On New Year’s Day, 1929, Georgia Tech played the University of California in the Rose Bowl. A UC player named Roy Riegels, who was their center, recovered a fumble for California and in the confusion of evading some of the Georgia Tech tacklers, started running sixty-five yards… in the wrong direction. Just before Riegels was about to score for Georgia Tech one of his own teammates tackled him landing on the one yard line.
As half-time came to an end everyone but Riegels got up to leave the locker room. He didn’t budge. Reportedly he said to his coach, "Coach, I can’t do it. I’ve ruined you, I’ve ruined myself, I’ve ruined the University of California. I couldn’t face that crowd to save my life." To which the coach replied, "Roy, get up and go back out there — the game is only half over."
(Sources: Dr. Reed Lessing. © 2010 by Creative Communications for the Parish. creativecommunications.com; http://en.wikipedia.org/wiki/Roy_Riegels)
If you were the coach of that team, what would you have done? Benched him for poor play or to collect himself? Or would you have kept him in the game reminding him that the game was only half over?
If you have been Riegels, what would you have done? Decided to stay in the locker room and give up? Reject the coach’s words as mere platitudes? Or would you believe him and get up and go play the second half? (Which he did with distinction, losing to Tech 8 to 7.)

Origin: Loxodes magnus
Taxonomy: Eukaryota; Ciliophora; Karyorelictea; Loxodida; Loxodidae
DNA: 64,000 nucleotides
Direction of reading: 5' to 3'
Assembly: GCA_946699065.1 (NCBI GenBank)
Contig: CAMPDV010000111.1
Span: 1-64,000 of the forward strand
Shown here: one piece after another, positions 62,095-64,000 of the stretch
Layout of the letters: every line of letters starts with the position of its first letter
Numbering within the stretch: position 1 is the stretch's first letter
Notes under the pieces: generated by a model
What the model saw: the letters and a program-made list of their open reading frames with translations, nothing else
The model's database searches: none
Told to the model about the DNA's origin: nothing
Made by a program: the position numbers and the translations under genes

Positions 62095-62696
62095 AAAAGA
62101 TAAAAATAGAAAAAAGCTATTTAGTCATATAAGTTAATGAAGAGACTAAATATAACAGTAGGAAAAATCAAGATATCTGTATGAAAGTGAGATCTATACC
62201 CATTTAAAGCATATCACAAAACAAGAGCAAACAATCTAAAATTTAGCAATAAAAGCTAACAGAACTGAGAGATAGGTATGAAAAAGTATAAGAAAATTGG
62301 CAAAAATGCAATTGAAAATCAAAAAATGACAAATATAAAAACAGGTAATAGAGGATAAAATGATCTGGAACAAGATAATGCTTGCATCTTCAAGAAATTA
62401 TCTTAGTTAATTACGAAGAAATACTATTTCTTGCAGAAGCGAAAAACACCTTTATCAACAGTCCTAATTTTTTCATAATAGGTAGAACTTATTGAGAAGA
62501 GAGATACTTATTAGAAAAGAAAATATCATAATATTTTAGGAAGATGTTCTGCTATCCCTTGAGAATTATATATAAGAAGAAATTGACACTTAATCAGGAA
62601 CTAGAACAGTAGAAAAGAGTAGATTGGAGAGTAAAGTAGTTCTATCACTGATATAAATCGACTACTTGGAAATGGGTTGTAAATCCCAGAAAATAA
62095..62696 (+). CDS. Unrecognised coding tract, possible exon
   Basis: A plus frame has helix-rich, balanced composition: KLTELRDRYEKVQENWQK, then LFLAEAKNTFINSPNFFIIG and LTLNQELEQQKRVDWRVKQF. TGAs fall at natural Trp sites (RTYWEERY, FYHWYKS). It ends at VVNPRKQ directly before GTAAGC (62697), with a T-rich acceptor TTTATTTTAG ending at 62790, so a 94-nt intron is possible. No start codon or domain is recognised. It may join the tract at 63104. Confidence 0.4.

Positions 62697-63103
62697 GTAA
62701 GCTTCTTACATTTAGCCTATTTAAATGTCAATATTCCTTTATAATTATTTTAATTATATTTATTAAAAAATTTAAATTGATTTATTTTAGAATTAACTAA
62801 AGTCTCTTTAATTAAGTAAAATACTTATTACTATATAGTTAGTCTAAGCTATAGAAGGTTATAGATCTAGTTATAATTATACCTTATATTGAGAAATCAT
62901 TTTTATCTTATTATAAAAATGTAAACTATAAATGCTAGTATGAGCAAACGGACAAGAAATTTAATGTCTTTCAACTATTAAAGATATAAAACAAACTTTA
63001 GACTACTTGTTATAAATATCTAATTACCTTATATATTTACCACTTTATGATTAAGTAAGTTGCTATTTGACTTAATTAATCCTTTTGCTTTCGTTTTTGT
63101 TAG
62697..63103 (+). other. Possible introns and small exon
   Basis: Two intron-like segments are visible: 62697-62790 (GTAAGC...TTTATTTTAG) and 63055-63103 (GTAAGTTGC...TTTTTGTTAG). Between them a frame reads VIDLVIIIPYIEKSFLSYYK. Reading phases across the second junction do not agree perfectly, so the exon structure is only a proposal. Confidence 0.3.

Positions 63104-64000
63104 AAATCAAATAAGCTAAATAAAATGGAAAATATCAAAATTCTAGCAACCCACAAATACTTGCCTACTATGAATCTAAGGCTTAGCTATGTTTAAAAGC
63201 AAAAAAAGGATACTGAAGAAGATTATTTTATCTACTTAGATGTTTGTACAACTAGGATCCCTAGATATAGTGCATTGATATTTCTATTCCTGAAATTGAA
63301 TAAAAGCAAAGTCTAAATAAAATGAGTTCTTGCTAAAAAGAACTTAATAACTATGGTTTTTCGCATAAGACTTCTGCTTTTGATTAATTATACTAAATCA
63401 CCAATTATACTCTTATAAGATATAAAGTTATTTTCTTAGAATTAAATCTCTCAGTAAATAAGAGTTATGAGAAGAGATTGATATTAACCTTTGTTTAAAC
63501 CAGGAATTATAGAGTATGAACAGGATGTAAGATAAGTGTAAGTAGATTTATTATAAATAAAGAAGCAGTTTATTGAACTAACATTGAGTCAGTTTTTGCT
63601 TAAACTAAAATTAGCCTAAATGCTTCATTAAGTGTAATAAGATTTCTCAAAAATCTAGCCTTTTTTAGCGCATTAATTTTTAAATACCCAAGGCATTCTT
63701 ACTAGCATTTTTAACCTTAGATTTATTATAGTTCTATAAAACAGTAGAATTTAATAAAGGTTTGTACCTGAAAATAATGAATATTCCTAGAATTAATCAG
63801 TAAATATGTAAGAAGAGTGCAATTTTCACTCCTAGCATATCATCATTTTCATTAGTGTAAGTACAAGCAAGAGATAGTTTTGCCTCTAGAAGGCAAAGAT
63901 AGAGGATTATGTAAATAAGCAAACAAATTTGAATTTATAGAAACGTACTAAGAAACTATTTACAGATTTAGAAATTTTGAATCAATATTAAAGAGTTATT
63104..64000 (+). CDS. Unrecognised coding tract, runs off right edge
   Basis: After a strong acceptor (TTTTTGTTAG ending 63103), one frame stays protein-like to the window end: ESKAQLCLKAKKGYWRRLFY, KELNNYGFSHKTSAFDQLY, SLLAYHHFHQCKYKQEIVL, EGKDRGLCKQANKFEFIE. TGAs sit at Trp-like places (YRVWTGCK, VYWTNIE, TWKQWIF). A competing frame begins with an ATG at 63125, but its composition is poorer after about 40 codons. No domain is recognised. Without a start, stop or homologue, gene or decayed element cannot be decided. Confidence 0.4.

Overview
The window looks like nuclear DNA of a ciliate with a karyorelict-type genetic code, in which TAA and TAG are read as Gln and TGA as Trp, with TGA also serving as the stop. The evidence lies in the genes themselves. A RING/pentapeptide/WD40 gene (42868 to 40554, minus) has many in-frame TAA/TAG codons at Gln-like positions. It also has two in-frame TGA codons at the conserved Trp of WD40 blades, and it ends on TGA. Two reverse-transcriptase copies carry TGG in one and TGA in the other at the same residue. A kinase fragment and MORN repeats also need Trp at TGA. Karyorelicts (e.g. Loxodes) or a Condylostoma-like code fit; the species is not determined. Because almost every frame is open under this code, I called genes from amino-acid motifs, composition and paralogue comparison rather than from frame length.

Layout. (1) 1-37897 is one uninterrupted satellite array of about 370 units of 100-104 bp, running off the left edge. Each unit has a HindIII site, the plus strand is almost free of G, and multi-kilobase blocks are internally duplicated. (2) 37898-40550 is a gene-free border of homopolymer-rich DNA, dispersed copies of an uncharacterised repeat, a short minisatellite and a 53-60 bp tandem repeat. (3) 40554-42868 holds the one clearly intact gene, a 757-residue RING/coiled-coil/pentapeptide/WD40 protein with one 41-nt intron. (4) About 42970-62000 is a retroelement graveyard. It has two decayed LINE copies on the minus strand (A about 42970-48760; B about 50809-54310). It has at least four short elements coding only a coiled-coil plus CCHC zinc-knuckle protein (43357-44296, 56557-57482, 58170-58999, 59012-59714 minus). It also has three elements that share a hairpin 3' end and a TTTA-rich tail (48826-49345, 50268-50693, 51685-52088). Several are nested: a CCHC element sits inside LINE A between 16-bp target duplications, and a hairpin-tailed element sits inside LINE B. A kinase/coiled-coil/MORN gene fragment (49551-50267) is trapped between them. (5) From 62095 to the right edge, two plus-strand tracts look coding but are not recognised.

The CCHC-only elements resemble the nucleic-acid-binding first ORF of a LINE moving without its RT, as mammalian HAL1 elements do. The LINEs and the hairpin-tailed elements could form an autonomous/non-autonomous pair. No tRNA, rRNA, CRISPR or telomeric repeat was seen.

Riegels went on to serve our nation during World War 2 in the Army Air Corp, owned his own company, coached football at the High School level and also coached Cal at one point. He died in 1993 at the age of 84.
Would he have accomplished any of these things if he would have given up that day?
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Contributed by Lorenzo Edwards on Feb 20, 2008
You have to understand this. If the enemy destroys your house, you can build another one. But if he kills your dreams if he destroys your visions. He can destroy your future. And I come to encourage the saints of God on today. Do not stand by and let